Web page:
Sunday, July 18, 2010

Making forest stewardship accountable to the Public

New institutional arrangements will be required if BC's public forests were managed under a new system of local forest management units complete with a forest management staff.

Under the existing arrangements, the BC Government is the trustee of the public forests. A major deficiency is that there are no trust documents to guide the trustee in the task of ensuring that there is a wise system of sustainable forest management. The forest is not a cash cow for the trustee and partners to milk.

The local forest management unit should be managed as a trust with good trust documents requiring sustainable forest management. The Montreal Process an international agreement on sustainable forest management and conservation provides a comprehensive definition of all the elements of sustainable forest management. It could be used with minor adaptation as the basis for comprehensive trust documents.

The forest management staff will have considerable leeway to adapt the requirements of the trust documents to local circumstances. They will have considerably more freedom to manage than afforded by the present centralized system. The local forest managers will be given wide responsibility and they will be accountable to the public.

The arrangements for accountability to the public needs to include a mechanism for the forest managers to be directly accountable to the local public and some mechanism for accountability to the wider public. Accountability to the local public can be achieved by having a board, preferably elected. The local forest management unit is likely to be in the vicinity of one or more communities and rural areas. A ward system will ensure balanced representation.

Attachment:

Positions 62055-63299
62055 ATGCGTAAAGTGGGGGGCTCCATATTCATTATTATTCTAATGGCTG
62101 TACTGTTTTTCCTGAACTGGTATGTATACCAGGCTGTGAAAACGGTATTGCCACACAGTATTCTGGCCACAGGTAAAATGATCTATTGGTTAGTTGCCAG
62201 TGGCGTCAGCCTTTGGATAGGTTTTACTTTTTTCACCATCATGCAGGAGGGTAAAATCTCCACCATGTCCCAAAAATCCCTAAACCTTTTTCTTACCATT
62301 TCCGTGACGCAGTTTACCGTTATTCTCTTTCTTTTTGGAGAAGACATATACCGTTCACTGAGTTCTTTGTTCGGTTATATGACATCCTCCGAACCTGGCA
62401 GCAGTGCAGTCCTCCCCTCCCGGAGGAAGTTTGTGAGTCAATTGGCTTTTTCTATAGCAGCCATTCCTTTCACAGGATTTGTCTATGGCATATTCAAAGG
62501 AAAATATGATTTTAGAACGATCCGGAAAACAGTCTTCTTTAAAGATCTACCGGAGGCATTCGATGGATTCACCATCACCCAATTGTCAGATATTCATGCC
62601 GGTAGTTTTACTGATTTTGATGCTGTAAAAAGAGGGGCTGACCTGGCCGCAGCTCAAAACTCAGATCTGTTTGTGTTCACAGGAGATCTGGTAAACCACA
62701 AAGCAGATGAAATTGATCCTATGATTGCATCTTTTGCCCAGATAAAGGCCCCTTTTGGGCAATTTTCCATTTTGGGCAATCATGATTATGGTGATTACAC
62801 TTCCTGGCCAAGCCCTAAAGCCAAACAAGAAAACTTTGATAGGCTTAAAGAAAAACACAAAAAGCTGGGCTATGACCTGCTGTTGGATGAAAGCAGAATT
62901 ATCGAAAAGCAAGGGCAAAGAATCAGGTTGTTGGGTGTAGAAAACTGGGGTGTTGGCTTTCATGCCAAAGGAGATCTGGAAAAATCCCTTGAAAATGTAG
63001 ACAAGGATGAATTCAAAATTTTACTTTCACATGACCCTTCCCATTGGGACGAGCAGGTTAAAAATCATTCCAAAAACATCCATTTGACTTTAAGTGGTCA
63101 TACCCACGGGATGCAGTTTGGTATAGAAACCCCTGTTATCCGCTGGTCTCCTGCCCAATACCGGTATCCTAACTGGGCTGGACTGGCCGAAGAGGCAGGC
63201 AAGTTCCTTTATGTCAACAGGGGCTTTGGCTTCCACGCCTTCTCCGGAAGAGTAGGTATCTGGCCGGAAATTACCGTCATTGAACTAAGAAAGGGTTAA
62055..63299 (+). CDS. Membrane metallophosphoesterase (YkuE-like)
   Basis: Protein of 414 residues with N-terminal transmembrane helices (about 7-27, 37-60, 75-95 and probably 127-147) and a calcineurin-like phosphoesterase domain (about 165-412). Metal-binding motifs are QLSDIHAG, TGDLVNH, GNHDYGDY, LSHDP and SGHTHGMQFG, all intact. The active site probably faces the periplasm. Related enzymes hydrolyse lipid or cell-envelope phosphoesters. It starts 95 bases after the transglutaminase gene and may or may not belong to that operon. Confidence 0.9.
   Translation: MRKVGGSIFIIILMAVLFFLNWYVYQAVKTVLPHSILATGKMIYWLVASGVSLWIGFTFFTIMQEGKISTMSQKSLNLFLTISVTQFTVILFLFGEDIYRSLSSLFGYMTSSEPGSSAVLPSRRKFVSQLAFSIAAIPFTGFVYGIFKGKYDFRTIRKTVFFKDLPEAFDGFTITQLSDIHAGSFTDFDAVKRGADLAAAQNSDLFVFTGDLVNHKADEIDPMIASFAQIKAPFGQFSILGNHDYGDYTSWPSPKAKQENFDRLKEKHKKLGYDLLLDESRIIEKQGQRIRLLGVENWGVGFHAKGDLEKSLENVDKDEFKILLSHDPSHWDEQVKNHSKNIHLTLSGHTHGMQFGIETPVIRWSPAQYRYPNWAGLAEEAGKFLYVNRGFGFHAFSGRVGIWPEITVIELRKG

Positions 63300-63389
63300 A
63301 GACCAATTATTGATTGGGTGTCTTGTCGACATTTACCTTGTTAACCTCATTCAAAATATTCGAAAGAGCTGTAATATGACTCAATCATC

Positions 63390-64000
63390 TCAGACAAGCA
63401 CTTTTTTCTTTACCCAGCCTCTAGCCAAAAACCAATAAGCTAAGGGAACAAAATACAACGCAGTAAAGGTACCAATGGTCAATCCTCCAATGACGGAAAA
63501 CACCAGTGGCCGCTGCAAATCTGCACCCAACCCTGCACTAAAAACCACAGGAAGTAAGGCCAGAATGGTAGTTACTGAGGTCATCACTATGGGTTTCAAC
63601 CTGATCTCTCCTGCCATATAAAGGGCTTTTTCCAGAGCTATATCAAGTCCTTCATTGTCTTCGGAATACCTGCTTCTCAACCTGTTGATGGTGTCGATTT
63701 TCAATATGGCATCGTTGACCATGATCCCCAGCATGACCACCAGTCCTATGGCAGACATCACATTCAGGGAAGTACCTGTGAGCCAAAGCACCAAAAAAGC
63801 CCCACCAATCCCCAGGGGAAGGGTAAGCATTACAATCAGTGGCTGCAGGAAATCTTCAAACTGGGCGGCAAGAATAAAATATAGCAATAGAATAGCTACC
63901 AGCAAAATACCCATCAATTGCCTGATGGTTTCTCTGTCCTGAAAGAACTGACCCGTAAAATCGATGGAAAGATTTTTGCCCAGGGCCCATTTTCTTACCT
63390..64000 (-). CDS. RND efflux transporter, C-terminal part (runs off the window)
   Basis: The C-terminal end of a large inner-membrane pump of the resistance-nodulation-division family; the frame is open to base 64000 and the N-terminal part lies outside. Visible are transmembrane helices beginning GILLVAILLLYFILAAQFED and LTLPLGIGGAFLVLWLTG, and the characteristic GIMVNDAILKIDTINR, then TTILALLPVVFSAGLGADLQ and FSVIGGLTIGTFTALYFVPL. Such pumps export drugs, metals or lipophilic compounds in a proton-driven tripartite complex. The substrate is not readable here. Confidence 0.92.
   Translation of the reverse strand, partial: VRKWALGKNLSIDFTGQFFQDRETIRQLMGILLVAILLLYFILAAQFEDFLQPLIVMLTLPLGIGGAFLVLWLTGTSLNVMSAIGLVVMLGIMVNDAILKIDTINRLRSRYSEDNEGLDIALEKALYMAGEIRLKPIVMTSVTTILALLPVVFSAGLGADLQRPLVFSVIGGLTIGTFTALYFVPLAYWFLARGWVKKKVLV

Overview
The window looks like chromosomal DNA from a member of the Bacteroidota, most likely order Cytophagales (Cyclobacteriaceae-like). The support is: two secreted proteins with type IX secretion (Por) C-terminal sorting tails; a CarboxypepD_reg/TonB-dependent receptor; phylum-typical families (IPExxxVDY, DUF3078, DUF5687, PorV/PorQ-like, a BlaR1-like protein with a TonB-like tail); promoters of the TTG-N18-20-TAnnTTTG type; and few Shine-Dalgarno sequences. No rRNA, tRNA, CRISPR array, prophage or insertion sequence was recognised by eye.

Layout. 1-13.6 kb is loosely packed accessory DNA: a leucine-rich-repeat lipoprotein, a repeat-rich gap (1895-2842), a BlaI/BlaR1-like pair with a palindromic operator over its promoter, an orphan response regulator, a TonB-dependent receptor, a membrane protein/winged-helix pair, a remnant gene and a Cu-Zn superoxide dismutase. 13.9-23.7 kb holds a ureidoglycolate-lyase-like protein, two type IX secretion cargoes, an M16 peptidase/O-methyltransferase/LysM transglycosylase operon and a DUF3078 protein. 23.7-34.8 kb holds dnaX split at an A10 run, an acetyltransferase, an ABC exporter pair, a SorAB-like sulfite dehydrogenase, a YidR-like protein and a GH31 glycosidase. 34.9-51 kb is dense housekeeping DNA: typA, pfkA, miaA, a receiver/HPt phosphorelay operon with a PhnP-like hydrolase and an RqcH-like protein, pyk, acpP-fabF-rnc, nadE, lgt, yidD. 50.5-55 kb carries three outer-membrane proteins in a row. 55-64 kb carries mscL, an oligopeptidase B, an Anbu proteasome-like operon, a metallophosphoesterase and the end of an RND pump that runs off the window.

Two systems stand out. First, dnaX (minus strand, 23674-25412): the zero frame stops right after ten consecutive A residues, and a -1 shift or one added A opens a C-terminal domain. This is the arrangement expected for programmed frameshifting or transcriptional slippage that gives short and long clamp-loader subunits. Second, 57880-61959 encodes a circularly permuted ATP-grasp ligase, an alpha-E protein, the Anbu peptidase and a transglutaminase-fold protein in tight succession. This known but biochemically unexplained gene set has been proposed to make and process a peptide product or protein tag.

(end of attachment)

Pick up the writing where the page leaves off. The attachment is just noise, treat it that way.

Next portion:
The Local Forest Trust will comprise the local forest management unit, professional staff and an elected board. The Local Forest Trust needs to be accountable to the wider public. There is the need for some body to audit local forest trusts to ensure that the management is living up to the sustainability requirements of the trust agreement. Local Trusts will require extension and research services. Forest fire fighting, is heavily reliant on an electronic detection system and firefighting efforts supported by planes, helicopters and specialist firefighters. Firefighting services need to be supplied and co-ordinated. There is a need for an appeal body that the public, forest companies, forest management staff can approach to iron out any problems that develop at the local trust.

The body that audits and provides central services to the Local Forest Trusts could be the BC Government. An arrangement of this nature would put the local trusts in jeopardy of central political manipulation and the new system could be undermined. A Forest Trust Assembly is a better option. It would be governed by an equal number of elected and professional forest management staff delegated from local forest trusts. The authority of the Forest trust Assembly is the collective voice of local forest trusts. New policies developed by the Forest Trust Assembly should require the ratification of two thirds of local forest trusts. The Forest Trust Assembly will be governed from the local level by delegates with a primary interest in good forest stewardship, rather than politicians that may have little understanding of forest management and considerable motivation to misuse the public forest for short term inhterests.

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